In another case, team Sanya, which suffered hull and rudder damage as it left Auckland, New Zealand at the start of Leg 5 in late March, required DHL to charter a vessel, placing the team’s boat on board and collecting the team’s equipment for transport to Savannah, Ga., for repairs.
DHL also set up the delivery of necessary equipment to Chile where CAMPER with Emirates Team New Zealand stopped to do repairs and where DHL provided a crucial replacement part for PUMA Ocean Racing powered by BERG in Auckland.
DHL overcomes its challenges
Perhaps one of its most challenging tasks was during Legs 2 and 3 of the race, during which DHL helped the race bypass pirate-infested waters off the coast of Somalia by moving the sailing yachts on ocean tankers.
“That was a very, very challenging operation which had never been done before,” explained Reinier Vens, Project Director, DHL for the Volvo Ocean Race. “We had to lift all the race boats out of the open sea onboard the chartered ship using the crane on the cargo ship, and bring them to Sharjah in the United Arab Emirates—and from there bring them to Abu Dhabi. Everything needed to be planned. It involved many divisions of DHL as well—the industrial projects team, the chartering group—all of the whole DHL operations. And at the end of the day, everybody was happy the operation went well.”
A crucial task—both before the start of the race and throughout—also included scheduling of the 25 tons of materials, from small-to-large scale supplies such as food; clothing; first aid kits; desks; refrigerators; 105-foot tall masts and more.
“We had to schedule everything well in advance and plan everything with the shipping lines and verify that all documentation was correct,” said Vens. “We also had to ensure that health authorities were spoken to because of freeze-dried food onboard the teams’ ships. Importing food into a country is always a very complicated issue and something we needed to address well in advance.”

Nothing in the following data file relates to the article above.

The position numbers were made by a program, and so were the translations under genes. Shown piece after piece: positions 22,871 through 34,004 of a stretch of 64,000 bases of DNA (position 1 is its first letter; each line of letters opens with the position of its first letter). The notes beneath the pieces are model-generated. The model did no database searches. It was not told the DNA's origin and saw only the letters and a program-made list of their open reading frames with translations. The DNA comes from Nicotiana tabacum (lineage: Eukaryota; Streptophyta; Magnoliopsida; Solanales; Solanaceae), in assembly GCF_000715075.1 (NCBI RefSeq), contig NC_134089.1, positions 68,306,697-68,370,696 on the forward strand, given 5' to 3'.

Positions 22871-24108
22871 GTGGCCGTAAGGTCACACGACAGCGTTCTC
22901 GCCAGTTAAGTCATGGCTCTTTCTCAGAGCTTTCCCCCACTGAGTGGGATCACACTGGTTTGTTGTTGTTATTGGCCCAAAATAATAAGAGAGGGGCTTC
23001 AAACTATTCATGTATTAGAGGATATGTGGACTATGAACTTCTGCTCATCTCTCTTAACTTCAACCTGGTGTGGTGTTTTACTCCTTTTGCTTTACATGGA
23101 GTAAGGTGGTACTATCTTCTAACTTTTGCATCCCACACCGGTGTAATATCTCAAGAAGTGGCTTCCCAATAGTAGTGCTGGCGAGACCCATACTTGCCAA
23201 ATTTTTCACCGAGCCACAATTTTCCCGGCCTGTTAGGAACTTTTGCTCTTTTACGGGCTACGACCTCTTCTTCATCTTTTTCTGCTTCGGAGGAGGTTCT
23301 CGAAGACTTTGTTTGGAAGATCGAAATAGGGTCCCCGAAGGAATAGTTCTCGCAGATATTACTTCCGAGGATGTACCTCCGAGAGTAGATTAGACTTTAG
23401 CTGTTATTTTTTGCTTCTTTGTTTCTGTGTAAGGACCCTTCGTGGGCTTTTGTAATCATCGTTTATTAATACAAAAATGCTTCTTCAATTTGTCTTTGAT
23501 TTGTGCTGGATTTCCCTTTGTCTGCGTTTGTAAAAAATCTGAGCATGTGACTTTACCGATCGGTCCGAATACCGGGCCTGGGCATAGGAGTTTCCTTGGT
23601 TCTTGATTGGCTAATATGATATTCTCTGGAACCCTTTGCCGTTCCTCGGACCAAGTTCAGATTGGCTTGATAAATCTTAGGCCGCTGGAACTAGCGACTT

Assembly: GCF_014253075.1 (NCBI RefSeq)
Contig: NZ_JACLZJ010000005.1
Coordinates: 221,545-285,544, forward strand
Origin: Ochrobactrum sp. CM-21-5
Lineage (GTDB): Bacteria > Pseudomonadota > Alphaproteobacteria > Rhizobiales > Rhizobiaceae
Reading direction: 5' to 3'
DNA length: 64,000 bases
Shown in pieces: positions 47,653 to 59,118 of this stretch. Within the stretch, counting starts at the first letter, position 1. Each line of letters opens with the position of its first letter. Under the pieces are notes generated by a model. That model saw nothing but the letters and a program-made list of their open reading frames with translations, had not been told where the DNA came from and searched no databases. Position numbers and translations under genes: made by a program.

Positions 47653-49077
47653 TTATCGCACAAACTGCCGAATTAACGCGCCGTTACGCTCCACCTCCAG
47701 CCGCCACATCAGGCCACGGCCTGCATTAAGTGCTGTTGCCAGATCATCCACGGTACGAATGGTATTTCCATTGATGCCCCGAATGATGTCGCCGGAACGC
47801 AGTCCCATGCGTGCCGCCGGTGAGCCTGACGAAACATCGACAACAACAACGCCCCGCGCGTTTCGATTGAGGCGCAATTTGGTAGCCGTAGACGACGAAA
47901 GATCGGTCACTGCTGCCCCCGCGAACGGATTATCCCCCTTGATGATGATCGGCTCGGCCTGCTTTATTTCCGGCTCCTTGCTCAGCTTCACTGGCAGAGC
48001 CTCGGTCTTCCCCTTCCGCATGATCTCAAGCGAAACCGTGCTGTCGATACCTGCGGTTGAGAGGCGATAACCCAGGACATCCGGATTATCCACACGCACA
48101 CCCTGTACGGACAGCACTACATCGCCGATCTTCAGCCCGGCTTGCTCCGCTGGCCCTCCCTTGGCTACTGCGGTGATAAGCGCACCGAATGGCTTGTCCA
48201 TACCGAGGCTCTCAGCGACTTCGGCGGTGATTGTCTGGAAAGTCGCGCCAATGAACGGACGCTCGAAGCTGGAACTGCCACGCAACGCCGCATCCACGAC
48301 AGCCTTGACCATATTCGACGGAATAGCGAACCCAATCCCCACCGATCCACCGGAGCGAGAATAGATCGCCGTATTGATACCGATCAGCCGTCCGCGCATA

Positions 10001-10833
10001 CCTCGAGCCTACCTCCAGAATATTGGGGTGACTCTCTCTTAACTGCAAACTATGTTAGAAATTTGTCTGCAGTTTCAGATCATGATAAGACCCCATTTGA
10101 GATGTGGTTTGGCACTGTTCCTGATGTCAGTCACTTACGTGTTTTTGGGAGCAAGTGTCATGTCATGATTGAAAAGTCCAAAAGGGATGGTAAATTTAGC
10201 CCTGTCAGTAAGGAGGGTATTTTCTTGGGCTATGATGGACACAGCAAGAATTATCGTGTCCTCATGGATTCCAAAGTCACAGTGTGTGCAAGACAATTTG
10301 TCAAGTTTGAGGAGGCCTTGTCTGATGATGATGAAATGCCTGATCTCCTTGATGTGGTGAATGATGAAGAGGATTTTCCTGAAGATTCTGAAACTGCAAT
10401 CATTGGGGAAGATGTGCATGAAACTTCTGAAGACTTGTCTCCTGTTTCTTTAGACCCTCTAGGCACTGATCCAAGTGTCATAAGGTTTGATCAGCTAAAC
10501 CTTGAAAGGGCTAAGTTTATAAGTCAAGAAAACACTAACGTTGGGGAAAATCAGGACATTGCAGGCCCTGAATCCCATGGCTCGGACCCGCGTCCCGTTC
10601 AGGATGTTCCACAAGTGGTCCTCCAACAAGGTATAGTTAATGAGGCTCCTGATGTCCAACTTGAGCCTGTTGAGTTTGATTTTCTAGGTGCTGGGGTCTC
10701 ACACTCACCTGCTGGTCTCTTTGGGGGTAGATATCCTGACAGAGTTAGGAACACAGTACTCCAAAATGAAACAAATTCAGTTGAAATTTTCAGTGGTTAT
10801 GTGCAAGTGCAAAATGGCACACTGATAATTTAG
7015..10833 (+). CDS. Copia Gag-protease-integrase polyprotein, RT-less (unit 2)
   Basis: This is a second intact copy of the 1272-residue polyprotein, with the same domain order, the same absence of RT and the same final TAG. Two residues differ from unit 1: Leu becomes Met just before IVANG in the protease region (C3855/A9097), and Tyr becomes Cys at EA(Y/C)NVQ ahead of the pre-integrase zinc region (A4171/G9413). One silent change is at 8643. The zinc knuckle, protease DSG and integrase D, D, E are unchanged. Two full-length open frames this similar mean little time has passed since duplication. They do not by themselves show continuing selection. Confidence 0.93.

“The second issue in this race was going to destinations which are not like Miami, for example, which has a good logistics infrastructure,” he continued. “These racing vessels are also going to destinations like Itajaí in Brazil and Hainan in China. And we needed to ship the necessary containers to these destinations. We needed to schedule a whole operation because the timeframes were so tight and charter vessels needed to be booked.”
One island that lacked practically all infrastructure and required DHL to charter a vessel that could access its tiny port, was Tristan da Cunha, located in the South Atlantic Ocean. PUMA Ocean Racing by BERG, was one such team that was able to quickly get back into the race after such necessary charter vessel scheduling by DHL.
“We were pretty fortunate—our boat itself got around the world pretty unscathed,” said Ken Read, Chief Executive Officer, PUMA Ocean Racing and Skipper of PUMA’s Mar Mostro yacht. “But we did have some setbacks. One was when we broke our mast in the middle of the Atlantic Ocean—and that’s not the best situation. So we had to do several things. We had to figure out how to get without a mast or sails from the middle of the ocean to South Africa. Once we got there, we had to get our boat back into one piece in order to start leg 2 of the race. The boat and crew ended up in Tristan da Cunha which is the most remote, inhabited island in the world—no airport, nothing. I believe they get about six ships per year that bring supplies and goods to the island, which has 262 people total. And they took care of us for five days while our shore team managed to commandeer about a 350-foot ship to pick up our boat with the ship’s crane, get the boat on deck and take us to South Africa. Everything had to happen very fast and it was a challenge,” Read said.